(07-08-2015, 07:26 PM)jovan66102 Wrote: [ -> ]
(07-08-2015, 04:59 PM)SaintSebastian Wrote: [ -> ]As this priest says, he's trying to make a political point.  But I don't think it would be evil for priests to continue to act as an agent for the state for good, as a long as they abstain from doing so for evil.
And as soon as they do what you suggest, they will be sued big time! And, given the courts and society today, they will lose in court. Better to totally separate  Matrimony from 'marriage' as has been done in much of Europe for the past two centuries.

How did the law treat priests who refused to marry a couple where at least one party was divorced without a declaration of nullity (or for any other legitimate reasons a priest might refuse to marry a couple)? Obviously, these people would be eligible to marry in the eyes of the state, but the priest, as an agent of the state, was denying them.  It seems like that might be "an equal protection" issue itself, but some exception must be carved out somewhere in the law or else I'm confident someone would have sued over this at some point. But maybe no one ever thought to!

(I should add, I don't think it would necessarily be a bad idea to get out of the civil marriage business or to do so with the aim of making a point, I just don't think priests who choose not to are sinning.)
Any historians here know how clergy  (Catholic or otherwise) began to act as agents of the state (the U.S. or other) in performing marriage?  I thought I remembered some long time poster from a few years ago pointing out that civil marriage began with Revolutionary France as a usurpation of the Church's authority.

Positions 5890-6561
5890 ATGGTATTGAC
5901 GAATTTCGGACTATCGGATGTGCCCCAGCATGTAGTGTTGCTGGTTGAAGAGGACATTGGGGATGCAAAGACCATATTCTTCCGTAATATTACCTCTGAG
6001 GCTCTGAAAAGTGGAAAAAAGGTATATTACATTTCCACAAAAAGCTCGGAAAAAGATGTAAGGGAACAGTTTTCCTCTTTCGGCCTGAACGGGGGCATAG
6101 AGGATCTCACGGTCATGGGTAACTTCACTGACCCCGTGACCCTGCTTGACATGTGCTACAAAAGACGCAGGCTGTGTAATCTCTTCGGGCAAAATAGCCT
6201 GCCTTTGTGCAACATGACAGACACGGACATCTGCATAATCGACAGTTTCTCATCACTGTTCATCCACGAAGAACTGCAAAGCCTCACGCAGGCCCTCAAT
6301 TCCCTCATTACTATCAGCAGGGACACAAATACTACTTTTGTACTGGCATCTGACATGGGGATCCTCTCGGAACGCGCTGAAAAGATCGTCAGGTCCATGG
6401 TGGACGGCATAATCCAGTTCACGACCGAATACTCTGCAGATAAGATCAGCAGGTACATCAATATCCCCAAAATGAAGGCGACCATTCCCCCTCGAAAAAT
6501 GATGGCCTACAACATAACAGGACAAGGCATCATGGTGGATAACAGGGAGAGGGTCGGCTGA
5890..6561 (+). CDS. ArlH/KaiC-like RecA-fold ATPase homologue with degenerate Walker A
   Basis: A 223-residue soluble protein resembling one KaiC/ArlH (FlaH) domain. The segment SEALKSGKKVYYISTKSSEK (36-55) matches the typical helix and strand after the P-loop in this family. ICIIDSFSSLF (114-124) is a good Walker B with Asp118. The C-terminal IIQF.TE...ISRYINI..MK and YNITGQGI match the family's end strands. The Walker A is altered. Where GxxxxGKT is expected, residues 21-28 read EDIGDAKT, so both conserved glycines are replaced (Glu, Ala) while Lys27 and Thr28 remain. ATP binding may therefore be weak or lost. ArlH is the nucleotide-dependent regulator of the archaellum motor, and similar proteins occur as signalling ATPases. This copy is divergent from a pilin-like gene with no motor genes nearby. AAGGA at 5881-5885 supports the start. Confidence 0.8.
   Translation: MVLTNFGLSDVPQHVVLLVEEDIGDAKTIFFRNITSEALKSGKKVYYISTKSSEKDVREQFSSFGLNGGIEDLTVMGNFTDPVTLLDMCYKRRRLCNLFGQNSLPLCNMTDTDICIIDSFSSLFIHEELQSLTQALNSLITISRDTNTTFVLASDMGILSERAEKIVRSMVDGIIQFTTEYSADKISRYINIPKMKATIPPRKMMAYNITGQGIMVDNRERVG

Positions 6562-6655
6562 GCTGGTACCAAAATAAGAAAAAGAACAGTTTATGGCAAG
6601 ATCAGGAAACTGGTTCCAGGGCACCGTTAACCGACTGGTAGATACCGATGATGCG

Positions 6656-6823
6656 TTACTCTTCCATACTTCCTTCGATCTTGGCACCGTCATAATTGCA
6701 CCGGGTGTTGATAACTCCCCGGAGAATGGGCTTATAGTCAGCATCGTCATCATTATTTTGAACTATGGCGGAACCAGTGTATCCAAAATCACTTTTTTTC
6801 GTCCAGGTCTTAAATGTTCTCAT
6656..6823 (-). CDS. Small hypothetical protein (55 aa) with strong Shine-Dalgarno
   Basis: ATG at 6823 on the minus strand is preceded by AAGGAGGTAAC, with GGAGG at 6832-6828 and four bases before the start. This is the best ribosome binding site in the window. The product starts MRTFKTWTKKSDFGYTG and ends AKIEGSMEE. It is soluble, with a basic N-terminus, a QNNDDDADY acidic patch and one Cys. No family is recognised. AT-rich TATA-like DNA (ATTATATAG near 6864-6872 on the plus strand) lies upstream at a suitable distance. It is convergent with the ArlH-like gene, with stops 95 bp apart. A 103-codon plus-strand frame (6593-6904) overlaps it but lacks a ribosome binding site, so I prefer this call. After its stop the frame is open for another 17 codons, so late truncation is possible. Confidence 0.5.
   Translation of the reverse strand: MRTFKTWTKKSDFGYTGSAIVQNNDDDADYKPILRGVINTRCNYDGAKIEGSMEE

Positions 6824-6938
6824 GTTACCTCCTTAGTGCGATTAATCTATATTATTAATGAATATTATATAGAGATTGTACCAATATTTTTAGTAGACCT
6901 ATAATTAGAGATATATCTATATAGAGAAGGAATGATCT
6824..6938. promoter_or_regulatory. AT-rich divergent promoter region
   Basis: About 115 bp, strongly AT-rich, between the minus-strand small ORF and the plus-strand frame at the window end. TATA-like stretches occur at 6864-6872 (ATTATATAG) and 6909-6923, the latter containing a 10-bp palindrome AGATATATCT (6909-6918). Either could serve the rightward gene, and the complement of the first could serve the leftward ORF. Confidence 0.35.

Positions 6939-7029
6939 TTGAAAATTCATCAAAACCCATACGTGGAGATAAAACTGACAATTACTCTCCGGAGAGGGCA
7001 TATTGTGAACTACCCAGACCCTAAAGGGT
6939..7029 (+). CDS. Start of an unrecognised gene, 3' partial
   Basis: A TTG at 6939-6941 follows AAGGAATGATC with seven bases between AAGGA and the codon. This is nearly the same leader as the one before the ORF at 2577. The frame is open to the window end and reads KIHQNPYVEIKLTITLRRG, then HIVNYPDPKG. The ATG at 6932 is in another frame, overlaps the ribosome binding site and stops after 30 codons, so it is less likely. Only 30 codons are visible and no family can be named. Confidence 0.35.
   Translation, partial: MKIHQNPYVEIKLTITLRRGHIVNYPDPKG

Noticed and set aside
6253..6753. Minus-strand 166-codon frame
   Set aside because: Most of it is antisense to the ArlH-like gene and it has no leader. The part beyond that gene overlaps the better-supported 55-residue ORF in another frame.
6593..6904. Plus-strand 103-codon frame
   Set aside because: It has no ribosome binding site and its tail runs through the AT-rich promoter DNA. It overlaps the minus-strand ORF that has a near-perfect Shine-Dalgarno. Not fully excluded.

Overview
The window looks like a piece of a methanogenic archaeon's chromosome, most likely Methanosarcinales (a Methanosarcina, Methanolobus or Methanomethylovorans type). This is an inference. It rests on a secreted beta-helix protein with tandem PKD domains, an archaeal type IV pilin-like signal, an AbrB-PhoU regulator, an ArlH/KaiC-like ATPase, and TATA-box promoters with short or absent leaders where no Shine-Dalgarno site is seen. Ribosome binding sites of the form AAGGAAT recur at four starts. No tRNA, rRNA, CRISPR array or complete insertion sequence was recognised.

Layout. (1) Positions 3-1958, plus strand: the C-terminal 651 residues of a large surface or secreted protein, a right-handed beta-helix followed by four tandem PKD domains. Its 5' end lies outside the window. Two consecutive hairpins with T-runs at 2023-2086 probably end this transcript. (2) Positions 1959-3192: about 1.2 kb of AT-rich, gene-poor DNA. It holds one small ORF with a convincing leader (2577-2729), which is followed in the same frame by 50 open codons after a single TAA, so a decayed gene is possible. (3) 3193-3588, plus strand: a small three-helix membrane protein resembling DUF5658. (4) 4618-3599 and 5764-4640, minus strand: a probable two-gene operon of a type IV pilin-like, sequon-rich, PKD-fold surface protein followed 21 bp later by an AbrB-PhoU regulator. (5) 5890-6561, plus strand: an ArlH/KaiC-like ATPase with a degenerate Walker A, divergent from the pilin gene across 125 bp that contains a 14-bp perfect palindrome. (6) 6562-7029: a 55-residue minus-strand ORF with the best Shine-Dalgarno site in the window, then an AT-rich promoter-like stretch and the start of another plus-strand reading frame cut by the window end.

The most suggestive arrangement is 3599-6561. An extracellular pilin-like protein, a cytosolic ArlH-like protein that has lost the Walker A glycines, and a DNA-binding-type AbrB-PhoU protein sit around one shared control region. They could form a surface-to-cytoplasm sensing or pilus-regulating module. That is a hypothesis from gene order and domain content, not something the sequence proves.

(07-09-2015, 09:25 PM)iona_scribe Wrote: [ -> ]Any historians here know how clergy  (Catholic or otherwise) began to act as agents of the state (the U.S. or other) in performing marriage?  I thought I remembered some long time poster from a few years ago pointing out that civil marriage began with Revolutionary France as a usurpation of the Church's authority.
It just happened! No, seriously, until fairly recently, the state didn't even keep track of marriages, births and deaths. Those were a matter of Church records and family Bibles. Of course, after atheism and other 'non-Church' beliefs were legalised, there had to be a way for those people to get married, hence JPs and marriage registrars.

In England, for example, you could get a 'marriage license' at considerable expense, but all that did was to allow you to get married in another parish than either the bride's or groom's home parish, without publication of the banns. (BTW, Shakespeare did that. The interesting thing was that the parish he got married in still had an undoubted Catholic priest, not a layman in clericals, which both his and Anne Hathaway's parishes did!)

As an example of how late some US States got into record keeping, when my uncle applied for Social Security in 1966, there was no birth certificate. Since he had been baptised in some fly by night prot sect that didn't bother keeping records and his certificate (if he ever had one) was lost, he couldn't prove how old he was. The clerk asked him, only half seriously, if there was anyone who remembered when he was born in 1901, and he replied 'Would my mother do?' LOL My Grandmother was 90 at the time!

After the French Revolution, many European countries, who used a form of the Napoleonic Code, refused to recognise Church marriages at all. Even now in many countries on the Continent a couple must be 'married' by a State official before they can have a Church wedding.

BTW, sorry if I rambled. I had a bad day, I'm very tired and I took a powerful muscle relaxant about an hour ago, so I'm a bit loopy! :LOL: